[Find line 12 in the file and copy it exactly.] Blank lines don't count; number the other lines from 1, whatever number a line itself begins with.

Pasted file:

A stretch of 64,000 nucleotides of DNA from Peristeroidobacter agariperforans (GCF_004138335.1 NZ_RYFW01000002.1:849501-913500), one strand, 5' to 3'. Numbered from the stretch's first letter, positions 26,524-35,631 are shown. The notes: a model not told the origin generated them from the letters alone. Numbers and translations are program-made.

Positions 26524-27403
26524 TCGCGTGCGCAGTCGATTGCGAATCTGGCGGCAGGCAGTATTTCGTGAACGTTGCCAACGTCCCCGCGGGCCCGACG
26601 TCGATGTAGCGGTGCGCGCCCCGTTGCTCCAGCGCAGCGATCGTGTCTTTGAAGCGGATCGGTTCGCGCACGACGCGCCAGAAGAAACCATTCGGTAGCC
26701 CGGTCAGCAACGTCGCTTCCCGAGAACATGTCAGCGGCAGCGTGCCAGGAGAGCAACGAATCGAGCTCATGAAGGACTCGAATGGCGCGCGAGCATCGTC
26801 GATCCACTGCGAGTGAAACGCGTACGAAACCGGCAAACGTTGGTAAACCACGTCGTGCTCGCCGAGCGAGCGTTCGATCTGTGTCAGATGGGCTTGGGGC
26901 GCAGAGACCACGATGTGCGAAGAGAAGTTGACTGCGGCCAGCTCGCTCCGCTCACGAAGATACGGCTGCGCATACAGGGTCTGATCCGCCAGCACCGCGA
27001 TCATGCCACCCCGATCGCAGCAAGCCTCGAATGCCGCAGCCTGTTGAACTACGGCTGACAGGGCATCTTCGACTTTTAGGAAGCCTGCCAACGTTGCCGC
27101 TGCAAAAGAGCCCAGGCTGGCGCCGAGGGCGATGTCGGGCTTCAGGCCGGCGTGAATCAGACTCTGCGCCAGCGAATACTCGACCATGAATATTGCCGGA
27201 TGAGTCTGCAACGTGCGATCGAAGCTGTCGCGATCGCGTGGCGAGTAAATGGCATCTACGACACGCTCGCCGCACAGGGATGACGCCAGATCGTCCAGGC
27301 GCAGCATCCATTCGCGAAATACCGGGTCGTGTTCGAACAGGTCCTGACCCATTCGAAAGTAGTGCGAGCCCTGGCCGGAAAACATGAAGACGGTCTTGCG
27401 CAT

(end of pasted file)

27401 CAT